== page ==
408 409 410
FC = 3.7295 + 0.0008 X1 – 0.2806 X2 + 0.0518 X3 + 0.8413 X1X1 + 0.0492 X2X2 - 0.2327 X3X3 + 0.1538 X1X2 + 0.2234 X1X3 + 0.3137 X2X3
The model of FC as shown in Table 07 is significant at F value of 19.763. The R-sq is at
0.9726 which means that only 2.74 % of the variation could not be explained by the model
and then 97.26% were attributed to the independent variables used. This value of R-sq is very
comparable to the value of R-sq adjusted (0.9234). Finally, the value of S is also very low
(0.1555). However, for this response (FC) the value of lack of fit was significant (0.012<0.05)
but this does not prevent the validation of the design given the validity of the other R2 and
adjusted R2 parameters as well as S. Moreover, several authors have demonstrated that the
significance of the value of lack of fit does not necessarily invalidate the design because it can
be due to the value of the pure error which can be very small or zero due to the accuracy of
the repeat measurements (Ahmad, Yusup, Bokhari, & Kamil, 2014; Bashir, Aziz, Yusoff, &
Adlan, 2010; Marković, et al., 2018). According to the obtained results, we can say that this
model can be used for prediction of the effect of pH, NaCl and PB molarity on FC.
III.6.2. Response surface of foaming capacity
Figure 02 (A, B, C) shows the three dimensional response surface profiles of multiple non-
linear regressions of Foaming capacity of PHPC. The NaCl parameters have a significant
effect on foaming activity, and the interaction effects between pH and PB and PB and NaCl 18
are also significant. The foaming capacity depends also on the pH with a very highly
significant quadratic effect. On the concentration of NaCl with a very highly significant linear
effect, and on the phosphate buffer with a significant quadratic effect, the interaction effects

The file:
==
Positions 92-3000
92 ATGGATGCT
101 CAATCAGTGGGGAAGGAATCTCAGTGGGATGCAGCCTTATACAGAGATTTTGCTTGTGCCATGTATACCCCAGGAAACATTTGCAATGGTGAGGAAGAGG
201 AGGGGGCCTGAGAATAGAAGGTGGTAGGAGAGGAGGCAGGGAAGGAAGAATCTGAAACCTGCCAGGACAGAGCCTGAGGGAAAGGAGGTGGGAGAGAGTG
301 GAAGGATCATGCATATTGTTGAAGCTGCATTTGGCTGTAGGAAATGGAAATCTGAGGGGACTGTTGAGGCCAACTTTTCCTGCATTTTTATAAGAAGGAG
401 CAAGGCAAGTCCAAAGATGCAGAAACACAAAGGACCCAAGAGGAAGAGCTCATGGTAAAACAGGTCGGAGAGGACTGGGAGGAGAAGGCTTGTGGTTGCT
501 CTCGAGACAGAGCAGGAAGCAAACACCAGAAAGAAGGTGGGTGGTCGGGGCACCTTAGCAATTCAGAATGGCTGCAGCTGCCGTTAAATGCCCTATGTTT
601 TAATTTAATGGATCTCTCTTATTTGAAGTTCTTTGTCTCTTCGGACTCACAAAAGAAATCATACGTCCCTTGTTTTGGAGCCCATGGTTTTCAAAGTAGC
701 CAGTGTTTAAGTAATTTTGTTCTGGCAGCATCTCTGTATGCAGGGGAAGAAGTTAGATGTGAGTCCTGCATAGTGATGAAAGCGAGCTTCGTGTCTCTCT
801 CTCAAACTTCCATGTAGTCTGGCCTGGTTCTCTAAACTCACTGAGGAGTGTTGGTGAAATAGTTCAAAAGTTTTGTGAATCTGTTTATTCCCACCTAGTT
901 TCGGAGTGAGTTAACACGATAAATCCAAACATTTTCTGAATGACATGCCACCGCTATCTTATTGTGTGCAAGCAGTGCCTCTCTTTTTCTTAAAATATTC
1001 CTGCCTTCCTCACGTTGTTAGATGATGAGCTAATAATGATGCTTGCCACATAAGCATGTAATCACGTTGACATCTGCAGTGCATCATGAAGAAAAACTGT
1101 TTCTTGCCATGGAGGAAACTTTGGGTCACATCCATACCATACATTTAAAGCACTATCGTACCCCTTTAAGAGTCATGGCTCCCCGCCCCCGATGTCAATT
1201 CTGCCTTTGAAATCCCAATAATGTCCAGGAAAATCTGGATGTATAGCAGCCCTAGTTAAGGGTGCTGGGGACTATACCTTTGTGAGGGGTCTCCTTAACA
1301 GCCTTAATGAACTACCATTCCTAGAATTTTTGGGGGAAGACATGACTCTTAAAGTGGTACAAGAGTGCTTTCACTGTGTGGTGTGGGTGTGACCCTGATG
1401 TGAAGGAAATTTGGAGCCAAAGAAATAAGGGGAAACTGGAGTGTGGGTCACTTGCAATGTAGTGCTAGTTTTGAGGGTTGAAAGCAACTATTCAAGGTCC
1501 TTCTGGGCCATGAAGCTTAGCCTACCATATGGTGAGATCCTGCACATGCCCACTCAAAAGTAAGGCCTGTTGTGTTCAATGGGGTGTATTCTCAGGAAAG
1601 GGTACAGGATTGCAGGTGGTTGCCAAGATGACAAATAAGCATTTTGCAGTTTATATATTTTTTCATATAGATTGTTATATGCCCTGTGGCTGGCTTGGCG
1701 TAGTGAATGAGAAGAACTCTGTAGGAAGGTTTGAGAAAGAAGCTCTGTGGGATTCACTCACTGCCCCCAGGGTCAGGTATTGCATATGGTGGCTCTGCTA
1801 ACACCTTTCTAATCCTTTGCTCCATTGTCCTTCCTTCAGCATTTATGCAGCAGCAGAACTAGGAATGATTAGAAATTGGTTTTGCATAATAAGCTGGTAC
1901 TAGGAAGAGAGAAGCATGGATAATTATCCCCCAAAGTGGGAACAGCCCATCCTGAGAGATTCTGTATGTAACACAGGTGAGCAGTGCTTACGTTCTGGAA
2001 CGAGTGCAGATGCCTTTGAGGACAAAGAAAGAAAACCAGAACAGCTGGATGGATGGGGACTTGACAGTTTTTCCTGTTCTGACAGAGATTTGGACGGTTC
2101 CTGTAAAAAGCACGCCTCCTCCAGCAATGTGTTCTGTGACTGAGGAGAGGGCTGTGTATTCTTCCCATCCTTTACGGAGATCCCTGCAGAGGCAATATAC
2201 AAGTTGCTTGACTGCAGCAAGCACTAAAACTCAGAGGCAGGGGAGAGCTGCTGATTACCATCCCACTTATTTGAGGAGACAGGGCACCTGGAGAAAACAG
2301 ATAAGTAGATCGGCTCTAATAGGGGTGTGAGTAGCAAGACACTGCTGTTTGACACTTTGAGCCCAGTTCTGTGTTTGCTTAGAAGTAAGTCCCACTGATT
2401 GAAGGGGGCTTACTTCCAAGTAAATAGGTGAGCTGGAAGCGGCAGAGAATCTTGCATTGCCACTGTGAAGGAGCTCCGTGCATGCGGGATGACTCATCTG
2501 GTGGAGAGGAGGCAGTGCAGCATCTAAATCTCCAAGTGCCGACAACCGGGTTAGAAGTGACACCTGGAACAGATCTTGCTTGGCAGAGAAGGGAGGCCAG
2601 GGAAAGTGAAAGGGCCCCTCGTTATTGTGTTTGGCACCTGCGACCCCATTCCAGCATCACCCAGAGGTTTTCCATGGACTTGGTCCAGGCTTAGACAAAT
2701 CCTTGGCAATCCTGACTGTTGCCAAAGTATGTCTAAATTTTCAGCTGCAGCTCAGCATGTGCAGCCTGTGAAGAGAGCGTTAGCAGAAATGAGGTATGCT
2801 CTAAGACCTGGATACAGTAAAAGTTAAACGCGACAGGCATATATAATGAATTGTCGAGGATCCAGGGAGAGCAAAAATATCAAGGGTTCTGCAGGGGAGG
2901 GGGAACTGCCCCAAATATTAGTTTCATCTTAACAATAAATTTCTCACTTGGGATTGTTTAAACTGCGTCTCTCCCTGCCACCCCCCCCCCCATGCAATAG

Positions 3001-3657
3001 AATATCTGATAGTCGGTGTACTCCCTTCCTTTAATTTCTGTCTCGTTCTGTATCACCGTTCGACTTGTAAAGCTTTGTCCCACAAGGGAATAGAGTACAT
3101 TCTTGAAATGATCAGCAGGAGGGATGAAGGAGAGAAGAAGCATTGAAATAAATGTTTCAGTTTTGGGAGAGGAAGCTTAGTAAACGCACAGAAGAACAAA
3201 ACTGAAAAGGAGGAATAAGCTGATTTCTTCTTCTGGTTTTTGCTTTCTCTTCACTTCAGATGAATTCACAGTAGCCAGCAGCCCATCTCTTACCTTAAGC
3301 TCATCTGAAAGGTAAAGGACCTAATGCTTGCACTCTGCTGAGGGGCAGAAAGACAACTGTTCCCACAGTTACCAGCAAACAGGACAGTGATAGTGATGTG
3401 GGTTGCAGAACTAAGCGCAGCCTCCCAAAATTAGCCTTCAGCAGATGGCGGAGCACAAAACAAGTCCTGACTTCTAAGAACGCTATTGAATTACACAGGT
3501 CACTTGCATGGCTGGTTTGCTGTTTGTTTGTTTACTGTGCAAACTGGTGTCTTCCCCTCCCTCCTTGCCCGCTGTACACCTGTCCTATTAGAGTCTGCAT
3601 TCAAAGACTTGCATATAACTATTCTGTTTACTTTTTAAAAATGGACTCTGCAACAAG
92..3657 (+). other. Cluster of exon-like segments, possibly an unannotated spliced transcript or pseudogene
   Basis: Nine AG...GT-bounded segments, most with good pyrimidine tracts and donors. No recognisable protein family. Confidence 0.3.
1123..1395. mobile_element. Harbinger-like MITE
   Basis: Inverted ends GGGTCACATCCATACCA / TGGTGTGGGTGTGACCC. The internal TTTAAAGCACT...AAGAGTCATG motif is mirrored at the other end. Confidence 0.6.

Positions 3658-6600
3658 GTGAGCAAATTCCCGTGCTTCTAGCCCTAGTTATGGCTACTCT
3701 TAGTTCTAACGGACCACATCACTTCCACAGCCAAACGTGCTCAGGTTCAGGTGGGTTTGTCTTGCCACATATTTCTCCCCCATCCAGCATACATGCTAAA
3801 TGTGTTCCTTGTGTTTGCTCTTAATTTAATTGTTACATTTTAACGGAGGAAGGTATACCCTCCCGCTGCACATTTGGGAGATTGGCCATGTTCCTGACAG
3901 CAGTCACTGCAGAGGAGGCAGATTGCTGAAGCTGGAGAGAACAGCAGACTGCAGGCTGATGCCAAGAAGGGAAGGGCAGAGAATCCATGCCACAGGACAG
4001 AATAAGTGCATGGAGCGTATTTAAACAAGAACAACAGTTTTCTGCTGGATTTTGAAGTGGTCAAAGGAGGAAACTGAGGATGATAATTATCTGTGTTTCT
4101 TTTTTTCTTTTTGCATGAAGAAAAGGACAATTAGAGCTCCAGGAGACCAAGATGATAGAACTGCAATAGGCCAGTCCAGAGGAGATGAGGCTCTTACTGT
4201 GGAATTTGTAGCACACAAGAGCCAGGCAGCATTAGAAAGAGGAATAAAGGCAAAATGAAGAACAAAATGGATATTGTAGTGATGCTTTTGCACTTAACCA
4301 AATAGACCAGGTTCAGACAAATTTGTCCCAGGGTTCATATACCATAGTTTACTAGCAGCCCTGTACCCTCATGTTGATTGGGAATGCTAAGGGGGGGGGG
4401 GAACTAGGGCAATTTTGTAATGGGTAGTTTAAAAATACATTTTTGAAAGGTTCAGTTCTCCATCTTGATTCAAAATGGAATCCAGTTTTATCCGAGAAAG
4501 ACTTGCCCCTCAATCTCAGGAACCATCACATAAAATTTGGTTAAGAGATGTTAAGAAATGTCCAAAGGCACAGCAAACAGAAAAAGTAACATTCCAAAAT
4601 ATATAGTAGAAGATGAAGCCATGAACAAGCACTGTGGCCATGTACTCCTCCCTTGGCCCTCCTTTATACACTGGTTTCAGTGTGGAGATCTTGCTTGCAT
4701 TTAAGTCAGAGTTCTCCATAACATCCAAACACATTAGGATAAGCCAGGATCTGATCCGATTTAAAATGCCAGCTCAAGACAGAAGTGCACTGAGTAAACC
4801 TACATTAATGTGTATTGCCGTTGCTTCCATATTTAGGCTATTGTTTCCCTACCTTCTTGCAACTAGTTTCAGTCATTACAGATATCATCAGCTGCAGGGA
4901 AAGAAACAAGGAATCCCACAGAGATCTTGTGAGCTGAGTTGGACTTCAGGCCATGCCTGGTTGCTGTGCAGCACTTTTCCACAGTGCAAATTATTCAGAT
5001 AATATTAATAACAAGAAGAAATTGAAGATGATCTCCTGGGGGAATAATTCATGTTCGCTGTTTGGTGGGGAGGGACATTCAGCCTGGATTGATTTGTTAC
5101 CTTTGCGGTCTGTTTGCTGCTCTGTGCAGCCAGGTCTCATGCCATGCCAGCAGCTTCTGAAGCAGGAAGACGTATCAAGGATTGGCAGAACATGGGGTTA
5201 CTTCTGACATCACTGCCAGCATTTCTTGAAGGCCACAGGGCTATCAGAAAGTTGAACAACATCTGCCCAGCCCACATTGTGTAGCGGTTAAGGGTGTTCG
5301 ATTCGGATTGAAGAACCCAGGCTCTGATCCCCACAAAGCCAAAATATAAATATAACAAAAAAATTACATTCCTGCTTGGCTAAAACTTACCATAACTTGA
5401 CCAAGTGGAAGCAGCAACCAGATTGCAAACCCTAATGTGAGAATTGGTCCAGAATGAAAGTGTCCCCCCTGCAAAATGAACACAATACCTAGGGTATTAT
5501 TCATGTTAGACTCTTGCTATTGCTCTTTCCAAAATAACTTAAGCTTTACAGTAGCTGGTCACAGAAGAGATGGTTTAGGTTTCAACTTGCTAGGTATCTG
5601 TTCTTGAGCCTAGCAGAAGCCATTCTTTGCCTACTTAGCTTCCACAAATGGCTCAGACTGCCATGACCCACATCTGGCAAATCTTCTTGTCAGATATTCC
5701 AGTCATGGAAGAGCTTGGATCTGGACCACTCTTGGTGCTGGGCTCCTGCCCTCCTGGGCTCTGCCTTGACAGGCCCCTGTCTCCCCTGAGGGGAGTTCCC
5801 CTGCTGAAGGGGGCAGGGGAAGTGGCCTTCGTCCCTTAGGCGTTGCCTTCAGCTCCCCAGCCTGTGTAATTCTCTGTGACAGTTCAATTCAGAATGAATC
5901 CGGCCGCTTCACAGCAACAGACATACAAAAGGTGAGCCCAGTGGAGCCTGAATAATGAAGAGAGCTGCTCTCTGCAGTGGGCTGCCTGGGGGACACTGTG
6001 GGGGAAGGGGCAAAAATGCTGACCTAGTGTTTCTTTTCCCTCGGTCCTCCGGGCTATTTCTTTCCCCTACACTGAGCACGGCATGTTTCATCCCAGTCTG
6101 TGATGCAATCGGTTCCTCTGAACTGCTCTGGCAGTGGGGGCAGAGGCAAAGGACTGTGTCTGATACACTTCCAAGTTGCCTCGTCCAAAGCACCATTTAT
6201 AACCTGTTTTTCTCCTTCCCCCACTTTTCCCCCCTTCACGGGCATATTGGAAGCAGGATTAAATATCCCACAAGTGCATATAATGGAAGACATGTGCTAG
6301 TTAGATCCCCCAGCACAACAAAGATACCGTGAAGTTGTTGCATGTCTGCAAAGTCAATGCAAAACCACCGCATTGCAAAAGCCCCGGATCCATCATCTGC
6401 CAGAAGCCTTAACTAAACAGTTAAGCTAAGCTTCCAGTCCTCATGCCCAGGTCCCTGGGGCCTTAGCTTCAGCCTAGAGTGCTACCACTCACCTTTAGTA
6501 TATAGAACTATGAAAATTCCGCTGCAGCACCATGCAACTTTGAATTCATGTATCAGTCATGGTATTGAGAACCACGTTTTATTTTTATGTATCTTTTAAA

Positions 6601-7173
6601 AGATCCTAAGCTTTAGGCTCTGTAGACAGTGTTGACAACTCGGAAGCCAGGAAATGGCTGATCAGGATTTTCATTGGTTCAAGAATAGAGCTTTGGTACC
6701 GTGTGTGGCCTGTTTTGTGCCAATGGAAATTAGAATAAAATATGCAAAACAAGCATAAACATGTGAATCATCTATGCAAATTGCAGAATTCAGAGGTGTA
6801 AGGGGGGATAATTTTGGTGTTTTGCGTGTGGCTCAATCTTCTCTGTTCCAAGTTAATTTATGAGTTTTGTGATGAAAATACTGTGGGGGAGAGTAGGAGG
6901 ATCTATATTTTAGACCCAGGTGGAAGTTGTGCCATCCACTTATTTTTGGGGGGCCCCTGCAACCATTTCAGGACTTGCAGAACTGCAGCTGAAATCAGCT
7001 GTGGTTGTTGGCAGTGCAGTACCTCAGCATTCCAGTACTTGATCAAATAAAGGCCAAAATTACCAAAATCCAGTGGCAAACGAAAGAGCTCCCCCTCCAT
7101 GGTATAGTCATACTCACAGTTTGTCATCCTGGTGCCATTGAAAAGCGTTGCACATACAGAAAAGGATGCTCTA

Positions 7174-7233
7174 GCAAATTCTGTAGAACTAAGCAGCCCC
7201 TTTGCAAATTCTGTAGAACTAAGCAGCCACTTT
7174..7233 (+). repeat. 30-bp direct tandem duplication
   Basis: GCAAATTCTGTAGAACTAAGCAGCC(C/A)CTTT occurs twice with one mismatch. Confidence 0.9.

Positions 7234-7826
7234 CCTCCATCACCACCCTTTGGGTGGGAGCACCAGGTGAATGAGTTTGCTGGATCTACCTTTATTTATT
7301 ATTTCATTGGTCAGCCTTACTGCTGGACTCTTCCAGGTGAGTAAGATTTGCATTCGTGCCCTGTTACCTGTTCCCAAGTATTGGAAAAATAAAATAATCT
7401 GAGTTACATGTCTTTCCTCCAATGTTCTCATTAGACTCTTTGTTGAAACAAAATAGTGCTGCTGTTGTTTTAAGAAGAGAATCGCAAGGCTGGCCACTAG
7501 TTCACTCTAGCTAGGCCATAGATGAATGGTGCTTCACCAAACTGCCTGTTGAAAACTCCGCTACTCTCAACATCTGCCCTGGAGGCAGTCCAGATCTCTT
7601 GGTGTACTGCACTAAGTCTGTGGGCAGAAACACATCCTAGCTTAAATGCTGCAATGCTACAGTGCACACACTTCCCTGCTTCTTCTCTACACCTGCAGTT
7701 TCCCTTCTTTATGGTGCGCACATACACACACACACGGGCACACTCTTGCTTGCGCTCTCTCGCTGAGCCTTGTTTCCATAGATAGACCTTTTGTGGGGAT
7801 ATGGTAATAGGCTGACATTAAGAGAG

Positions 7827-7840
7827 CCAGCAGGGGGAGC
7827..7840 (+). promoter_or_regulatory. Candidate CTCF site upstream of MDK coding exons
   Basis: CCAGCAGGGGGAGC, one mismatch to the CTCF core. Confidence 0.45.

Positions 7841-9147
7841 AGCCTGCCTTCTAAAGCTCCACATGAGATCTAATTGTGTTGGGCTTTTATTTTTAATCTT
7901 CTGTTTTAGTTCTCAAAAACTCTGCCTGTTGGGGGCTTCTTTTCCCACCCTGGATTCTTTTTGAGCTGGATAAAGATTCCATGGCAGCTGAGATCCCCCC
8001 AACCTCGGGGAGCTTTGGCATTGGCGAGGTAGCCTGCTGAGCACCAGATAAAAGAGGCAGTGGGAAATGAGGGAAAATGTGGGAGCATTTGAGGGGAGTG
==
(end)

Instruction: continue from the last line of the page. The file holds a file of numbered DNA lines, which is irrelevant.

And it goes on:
are significant for the pH-PBM and NaCl-PBM parameters. The value of FC decreases after
significant decreasing of pH and slightly increasing of NaCl concentration. When NaCl
concentration decreases very significantly and PBM increases, the FC increases slightly then
quickly decreases. At last, the FC is maximal with significant decreasing of pH value and
decreases with increasing of pH at the same time that PBM (Figure 3 A, B, C). The effect of
pH and NaCl on FC has also been reported by several authors (Hu, et al., 2017; Inyang, et al.,
1996). Foaming capacity is highly related to solubility and Kinsella (1979) reported that only
soluble proteins contribute to the formation of foams. This explains the better capacity at
extreme pH (pH=2) but ionic forces could depress the foams by reducing the coulombic
forces of the polypeptides of protein molecules (A. Altschul & Wilcks, 1985).
The optimal FC conditions for this model are: pH: 2; NaCl: 0 g/l; PBM: 0 M. the FC of the
protein extract has been investigated under these conditions and the actual FC obtained was
183.55±2.03 against a predicted value of 182.72 with no significant differences (p<0.05). The
foaming capacity obtained under these optimal conditions is much higher than that obtained
in distilled water (61.66±0.66) (Table 01).
The optimal conditions were determined by maximizing desirability using the Minitab
prediction profiler. In order to verify the predictive capacity of the model, the results of the
maximized conditions were used for a solubility test of the PHPC, their EAI and their FC. The
optimal conditions obtained were: pH 12, NaCl concentration 0.55 g/l. molarity in PB 0.1 M.
The experimental values for solubility, EAI and FC were 78.07±0.98, 30±0.52, 110±2